How would you feel if you get kicked on your rear after undergoing surgery on your buttocks? Well, I got the same feeling when a person gave me this book while I was battling depression. The book is a joke on the ACT. Its exercises are very childish. The reasons for hating this book are many - a dry writing style, too many examples (which themselves are stupid) and an ill-defined content.
I read nearly three-fourths of the book and then just junked it. Even if you are down in the dumps, please avoid reading this book. It is not worth the time and effort.
Get Out of Your Mind and Into Your Life ebook
- 3.2/5, 3.2 from 13 reviews
- by Steven C. Hayes (Author), Spencer Smith (Author)
- 1572244259 (ISBN13: 978-1572244252)
- Buy from Amazon
The New Acceptance and Commitment Therapy (A New Harbinger Self-Help Workbook).
- 3/5, 3 out of 5, reviewed Oct 25, 2018
Steven Hayes’ “Get Out of Your Head and Into Your Life” is not your regular book. In fact, it is not a book---it is a bloody damn workbook. Steve should have named his book, “A workbook on ACT….” or something like that. It does state at the top in tiny prints that it is a workbook, but it should be in the title, in bold prints. You can read this with a physical book, but in the online version it is not at all clear.
I have to admit, I wanted to get an informational book, but I ended up getting a workbook. I will give it back and get a new book.
A book for bookworms
- 3/5, 3 out of 5, reviewed Oct 18, 2018
I love reading a self-help book, just for the fun of it. I had heard rave reviews about Steven Hayes’ book (a different one), so when this book came into my library, I decided to loan it. It was the biggest mistake of my life. I tried hard to understand what was written in the book. A few things made sense, but a majority of them went over my head. Mind you, the concept is excellent, and I have no issues with that. My only gripe is the way it has been written. The questions were a big bore. I was thrilled when the due date for submitting the book came up. This book is good for bookworms, not for people like me.
Changed my life
- 5/5, 5 out of 5, reviewed Oct 12, 2018
Get Out Of Your Head and Into Your Life has changed my life. A few years back, I was in a state of depression from a failed marriage and loss of job. I had turned suicidal and was looking for ways in which I could end my life. My situation was so bad that I could not afford medicines, forget about a psychotherapist. Finally, my friend (who has since become my wife) took me to one of the topnotch psychotherapists in the town for a single session. Since I was not in a position to afford his fees, he suggested me to read this book and to call if any help was required.
With the book in hand and support of my friend, I started the long and arduous journey back to reclaim my life, and in the end, I did it. It has been nearly four years since I have been free of depression and my life has taken a turn for the good. With a loving wife and a stable job, I am looking forward to continuing on my journey. This book enabled to me get untangled from the various cobwebs that were present in my head and helped me destroy the negative thinking that had engulfed me. Thank you, Steven Hayes, for this beautiful gift.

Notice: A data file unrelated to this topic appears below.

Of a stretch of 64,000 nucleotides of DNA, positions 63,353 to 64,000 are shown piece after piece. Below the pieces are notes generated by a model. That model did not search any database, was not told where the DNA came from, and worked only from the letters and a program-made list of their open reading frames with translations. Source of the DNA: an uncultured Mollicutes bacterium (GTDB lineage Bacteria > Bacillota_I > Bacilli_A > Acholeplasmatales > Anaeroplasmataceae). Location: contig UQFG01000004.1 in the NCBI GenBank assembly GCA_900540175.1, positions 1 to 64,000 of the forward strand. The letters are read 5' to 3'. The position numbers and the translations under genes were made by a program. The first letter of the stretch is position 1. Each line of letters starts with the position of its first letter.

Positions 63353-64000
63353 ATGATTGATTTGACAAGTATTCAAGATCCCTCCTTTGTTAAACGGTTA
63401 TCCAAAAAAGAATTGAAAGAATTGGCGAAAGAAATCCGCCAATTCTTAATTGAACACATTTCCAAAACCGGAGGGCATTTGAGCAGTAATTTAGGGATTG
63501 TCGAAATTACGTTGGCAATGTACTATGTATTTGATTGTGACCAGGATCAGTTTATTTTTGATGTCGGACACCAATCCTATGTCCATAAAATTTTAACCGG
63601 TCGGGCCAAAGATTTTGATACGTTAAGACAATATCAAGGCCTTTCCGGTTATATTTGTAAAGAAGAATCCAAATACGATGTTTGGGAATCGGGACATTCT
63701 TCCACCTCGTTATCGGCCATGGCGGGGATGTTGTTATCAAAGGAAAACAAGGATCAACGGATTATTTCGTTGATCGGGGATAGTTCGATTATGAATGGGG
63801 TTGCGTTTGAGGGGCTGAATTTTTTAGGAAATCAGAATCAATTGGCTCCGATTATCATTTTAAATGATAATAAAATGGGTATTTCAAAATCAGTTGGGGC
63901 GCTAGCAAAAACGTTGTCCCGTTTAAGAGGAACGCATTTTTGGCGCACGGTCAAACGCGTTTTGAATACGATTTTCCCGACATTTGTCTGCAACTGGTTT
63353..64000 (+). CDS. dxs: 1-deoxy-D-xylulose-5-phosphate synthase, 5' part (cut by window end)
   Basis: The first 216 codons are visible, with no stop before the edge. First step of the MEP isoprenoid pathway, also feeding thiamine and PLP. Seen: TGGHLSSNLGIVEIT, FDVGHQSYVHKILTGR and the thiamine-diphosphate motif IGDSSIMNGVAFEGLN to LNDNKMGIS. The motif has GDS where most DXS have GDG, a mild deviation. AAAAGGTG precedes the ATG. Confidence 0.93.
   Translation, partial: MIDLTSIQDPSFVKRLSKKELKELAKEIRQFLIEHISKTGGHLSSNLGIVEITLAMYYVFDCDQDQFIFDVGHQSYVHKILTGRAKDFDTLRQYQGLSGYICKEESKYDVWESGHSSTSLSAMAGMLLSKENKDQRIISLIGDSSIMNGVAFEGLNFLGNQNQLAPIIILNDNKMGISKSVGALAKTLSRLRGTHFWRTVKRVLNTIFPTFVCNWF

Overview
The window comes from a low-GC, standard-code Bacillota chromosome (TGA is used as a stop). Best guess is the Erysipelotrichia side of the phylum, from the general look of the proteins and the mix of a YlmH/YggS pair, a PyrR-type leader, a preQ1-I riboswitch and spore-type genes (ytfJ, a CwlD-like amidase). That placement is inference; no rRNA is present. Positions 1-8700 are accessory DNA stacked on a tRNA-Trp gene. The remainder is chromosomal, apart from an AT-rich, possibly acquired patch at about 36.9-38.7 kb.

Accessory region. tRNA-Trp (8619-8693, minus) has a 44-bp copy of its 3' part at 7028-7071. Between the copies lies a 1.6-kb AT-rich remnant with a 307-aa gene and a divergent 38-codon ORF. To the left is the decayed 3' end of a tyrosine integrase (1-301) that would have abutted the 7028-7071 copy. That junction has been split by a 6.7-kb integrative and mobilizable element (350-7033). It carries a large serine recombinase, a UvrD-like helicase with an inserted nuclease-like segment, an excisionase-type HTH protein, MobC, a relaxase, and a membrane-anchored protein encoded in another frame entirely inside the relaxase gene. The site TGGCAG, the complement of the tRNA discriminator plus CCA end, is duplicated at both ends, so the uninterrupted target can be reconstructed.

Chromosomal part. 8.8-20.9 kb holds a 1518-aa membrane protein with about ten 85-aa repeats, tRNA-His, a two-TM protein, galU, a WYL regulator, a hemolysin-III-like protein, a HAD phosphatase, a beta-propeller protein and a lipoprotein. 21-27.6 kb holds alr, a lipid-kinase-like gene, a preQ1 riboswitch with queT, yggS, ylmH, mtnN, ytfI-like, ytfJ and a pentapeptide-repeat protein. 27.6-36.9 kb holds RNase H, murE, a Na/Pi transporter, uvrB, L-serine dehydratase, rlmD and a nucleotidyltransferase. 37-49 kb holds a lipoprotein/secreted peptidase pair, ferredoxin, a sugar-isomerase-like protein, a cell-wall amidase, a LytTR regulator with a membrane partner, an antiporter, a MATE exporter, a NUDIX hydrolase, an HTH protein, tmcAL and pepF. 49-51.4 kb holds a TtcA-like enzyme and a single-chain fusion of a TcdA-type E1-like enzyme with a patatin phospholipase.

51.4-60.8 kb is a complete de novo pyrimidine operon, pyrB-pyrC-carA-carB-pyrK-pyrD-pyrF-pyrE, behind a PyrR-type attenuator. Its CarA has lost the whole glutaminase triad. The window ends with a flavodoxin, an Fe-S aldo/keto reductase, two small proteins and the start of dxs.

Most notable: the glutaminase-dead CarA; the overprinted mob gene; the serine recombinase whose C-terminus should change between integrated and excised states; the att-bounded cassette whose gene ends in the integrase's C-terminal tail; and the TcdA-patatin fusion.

An honest attempt but it seems lacking the allure
- 2.5/5, 2.5 out of 5, reviewed Oct 8, 2018
Get Out Of Your Head and Into Your Life by Steven C. Hayes is an honest attempt. It essentially is cognitive behavioral therapy having a different label. This book was dry and pedantic, which is a no-no for a self-help book. Yes, the book does contain a few useful exercises, but even that becomes a bore after some time.
Truth be told, this book seems to lack the allure and aura of a self-help book. I won’t recommend this book to my friends or family or even colleagues who are experiencing some crisis and need help to get back on the feet emotionally. There are much better books out there than this.
too wordy and vague content
- 2/5, 2 out of 5, reviewed Oct 5, 2018
The ACT is a good theory, and one can get many benefits from it, but there is an issue in the way in which ACT has been presented in this book. I have to say that the book was too wordy for my liking. The content was also somewhat vague and ill-defined. It is not necessary that all books on mindfulness and self-help should be wordy. This writing style destroys the very aim of writing this book – make a person understand his problem and work on them.
Another thing that irked me a lot was the presence of questionnaires, in fact too many of them. Whenever I was doing these questionnaires, I was wondering aloud, “Why the hell is it here in the first place?” The examples provided were also ridiculous and pointless.
You can read much better books on the ACT by other authors that are available out there in the market.
Took a lot of effort to complete the book
- 2/5, 2 out of 5, reviewed Sep 30, 2018
This book set the record for the most time taken by me to complete a book. It took me eight painful months to finish the book. The main reason was the tedious nature of many sections. I read it, could not make any sense of it and then had to reread it, repeating this cycle a few times for most of the sections. The writing style was dull and drab, and at some places did not make any sense. This book relies heavily on exercises, which can get to you after some time. But not all things were terrible in this book. I liked the section on mindfulness.
That said, one should read the works of Thich Nhat Hanh if they want to understand mind in a better manner. I am least likely to recommend this book to any of my friends or family going through emotional turmoil.
An insightful book